Registration Dossier

Administrative data

Endpoint:
basic toxicokinetics in vivo
Type of information:
experimental study
Adequacy of study:
key study
Reliability:
2 (reliable with restrictions)

Data source

Reference
Reference Type:
publication
Title:
Unnamed
Year:
2015

Materials and methods

Test material

Reference
Name:
Unnamed
Type:
Constituent
Test material form:
other: liquid
Details on test material:
- Name of test material (as cited in study report): Di-n-octyl phthalate

Test animals

Species:
rat

Administration / exposure

Route of administration:
oral: gavage
Duration and frequency of treatment / exposure:
single
Doses / concentrations
Remarks:
Doses / Concentrations:
300 mg/kg

Results and discussion

Metabolite characterisation studies

Metabolites identified:
yes
Details on metabolites:
Phthalic acid (PA), mono-n-octyl phthalate (MnOP) and monocarboxy propyl phthalate (MCPP) being excreted in the urine
at least five other oxidative metabolites at concentrations much higher than MnOP were also detected: monocarboxy methyl phthalate
(MCMP), mono-(5-carboxy-n-pentyl) phthalate (MCPeP), mono-(7-carboxy-n-heptyl) phthalate (MCHpP), mono-hyrdoxy-n-octyl phthalate
(MHOP) and mono-(7-oxo-octyl) phthalate (MOOP).
MCPP was the major metabolite excreted (mean urinary level of 163.3 µg/mL) followed by MCHpP (mean urinary level of 71.6 µg/mL) after 24 hours.

Applicant's summary and conclusion

Conclusions:
Interpretation of results: low bioaccumulation potential based on study results
Overall, elimination of DnOP and their respective metabolites is rapid, as for other assessed phthalates.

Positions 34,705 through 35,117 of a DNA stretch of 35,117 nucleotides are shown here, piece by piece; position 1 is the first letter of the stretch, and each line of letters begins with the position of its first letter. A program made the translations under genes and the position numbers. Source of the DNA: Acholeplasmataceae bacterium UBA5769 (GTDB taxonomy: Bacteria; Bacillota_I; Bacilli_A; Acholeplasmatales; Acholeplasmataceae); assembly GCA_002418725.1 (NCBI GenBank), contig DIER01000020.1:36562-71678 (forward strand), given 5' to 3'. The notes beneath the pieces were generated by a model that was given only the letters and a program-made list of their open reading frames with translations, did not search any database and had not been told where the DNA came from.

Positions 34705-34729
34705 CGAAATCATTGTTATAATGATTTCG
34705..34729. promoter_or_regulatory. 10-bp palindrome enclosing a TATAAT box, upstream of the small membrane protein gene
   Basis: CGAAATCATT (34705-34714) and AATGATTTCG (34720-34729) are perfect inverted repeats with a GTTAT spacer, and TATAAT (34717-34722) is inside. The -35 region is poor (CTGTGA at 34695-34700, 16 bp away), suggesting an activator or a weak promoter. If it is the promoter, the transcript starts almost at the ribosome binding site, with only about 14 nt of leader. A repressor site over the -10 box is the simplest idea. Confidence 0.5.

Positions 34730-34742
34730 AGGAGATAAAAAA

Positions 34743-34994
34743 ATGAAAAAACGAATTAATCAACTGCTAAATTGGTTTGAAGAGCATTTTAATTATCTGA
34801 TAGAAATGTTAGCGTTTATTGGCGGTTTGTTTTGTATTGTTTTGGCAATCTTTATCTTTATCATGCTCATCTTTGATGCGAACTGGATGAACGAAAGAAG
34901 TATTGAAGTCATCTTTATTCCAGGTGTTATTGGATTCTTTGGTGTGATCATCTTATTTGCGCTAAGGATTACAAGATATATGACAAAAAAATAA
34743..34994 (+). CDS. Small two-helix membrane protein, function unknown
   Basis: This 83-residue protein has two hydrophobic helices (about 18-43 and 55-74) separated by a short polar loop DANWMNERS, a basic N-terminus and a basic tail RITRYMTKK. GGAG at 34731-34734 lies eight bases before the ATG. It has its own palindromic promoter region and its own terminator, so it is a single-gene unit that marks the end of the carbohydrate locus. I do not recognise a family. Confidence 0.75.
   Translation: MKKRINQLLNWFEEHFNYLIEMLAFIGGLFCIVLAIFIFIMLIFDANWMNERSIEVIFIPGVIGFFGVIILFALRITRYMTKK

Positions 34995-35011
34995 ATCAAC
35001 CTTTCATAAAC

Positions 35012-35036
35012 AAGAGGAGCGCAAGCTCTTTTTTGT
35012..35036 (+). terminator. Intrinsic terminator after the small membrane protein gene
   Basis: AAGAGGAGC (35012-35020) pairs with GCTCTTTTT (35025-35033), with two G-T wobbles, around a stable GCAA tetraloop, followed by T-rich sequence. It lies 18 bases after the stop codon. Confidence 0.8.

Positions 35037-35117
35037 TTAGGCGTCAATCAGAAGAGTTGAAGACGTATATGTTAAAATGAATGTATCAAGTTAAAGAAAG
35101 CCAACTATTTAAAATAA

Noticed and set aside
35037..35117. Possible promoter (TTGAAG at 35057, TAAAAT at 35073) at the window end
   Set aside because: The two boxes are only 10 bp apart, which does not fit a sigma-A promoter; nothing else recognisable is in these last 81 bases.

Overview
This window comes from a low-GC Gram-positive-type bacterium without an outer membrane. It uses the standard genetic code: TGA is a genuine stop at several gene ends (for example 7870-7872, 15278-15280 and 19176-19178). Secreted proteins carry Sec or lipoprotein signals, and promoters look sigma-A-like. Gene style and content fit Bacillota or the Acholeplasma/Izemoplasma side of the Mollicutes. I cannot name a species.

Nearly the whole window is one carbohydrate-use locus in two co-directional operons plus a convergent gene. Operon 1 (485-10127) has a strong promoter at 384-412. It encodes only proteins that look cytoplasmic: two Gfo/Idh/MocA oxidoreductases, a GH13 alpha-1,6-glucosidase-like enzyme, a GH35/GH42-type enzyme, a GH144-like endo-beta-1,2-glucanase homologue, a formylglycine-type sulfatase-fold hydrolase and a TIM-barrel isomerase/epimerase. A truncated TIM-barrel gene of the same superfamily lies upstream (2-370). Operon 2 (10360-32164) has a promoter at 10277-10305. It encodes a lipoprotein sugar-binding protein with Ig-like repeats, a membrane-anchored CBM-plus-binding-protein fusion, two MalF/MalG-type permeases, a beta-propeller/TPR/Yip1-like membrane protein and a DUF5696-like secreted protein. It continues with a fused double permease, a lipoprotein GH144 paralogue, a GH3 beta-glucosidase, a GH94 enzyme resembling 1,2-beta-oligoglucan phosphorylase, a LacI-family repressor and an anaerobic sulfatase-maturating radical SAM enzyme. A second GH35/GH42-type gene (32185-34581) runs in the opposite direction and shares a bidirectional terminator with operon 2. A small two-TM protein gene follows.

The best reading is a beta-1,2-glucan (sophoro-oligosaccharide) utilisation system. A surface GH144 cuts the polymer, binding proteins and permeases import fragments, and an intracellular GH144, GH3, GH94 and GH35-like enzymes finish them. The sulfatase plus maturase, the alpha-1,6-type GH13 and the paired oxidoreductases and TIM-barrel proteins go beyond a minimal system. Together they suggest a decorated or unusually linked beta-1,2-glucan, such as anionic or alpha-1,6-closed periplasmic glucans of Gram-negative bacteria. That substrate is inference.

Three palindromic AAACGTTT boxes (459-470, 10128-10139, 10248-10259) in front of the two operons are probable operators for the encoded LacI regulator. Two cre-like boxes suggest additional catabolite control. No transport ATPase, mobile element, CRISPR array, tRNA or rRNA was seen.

Executive summary:

In the oral study conducted by Silva et al. (2005), the metabolism of Di-n-octyl phthalate (DnOP) in rats (administered one day at 300 mg/kg bw/day via gavage) resulted in Phtalic acid (PA), mono-n-octyl phthalate (MnOP) and monocarboxy propyl phthalate (MCPP) being excreted in the urine. At least five other oxidative metabolites at concentrations much higher than MnOP were also detected: monocarboxy methyl phthalate (MCMP), mono-(5-carboxy-n-pentyl) phthalate (MCPeP), mono-(7-carboxy-n-heptyl) phthalate (MCHpP), mono-hyrdoxy-n-octyl phthalate (MHOP) and mono-(7 -oxo-octyl) phthalate (MOOP). MCPP was the major metabolite excreted (mean urinary level of 163.3 µg/mL) followed by MCHpP (mean urinary level of 71.6 µg/mL) after 24 hours. Furthermore, the toxicokinetics of DnOP metabolites supports the postulated biphasic elimination pattern of DnOP with initial rapid clearance of all in vivo DnOP metabolites followed by a slow elimination phase. It was also suggested that, in rats, the major pathway for DnOP metabolism involves ω-oxidation followed by β oxidation in vivo. The metabolite levels decreased significantly over the following 24 hours, although MCPP, MCHpP, MHOP and MOOP were still detectable four days after dosing. The average levels of oxidative urine metabolites when collected 48-hours (day 2) after dosing were approximately 95% lower than in the first 24-hour urine collection.

Silva MJ, Kato K, Gray EL, Wolf C, Heedham LL & Calafat AM 2005. Urinary metabolites of di-n-octyl phthalate in rats. Toxicology, 210:123–133 cited in NICNAS, 2015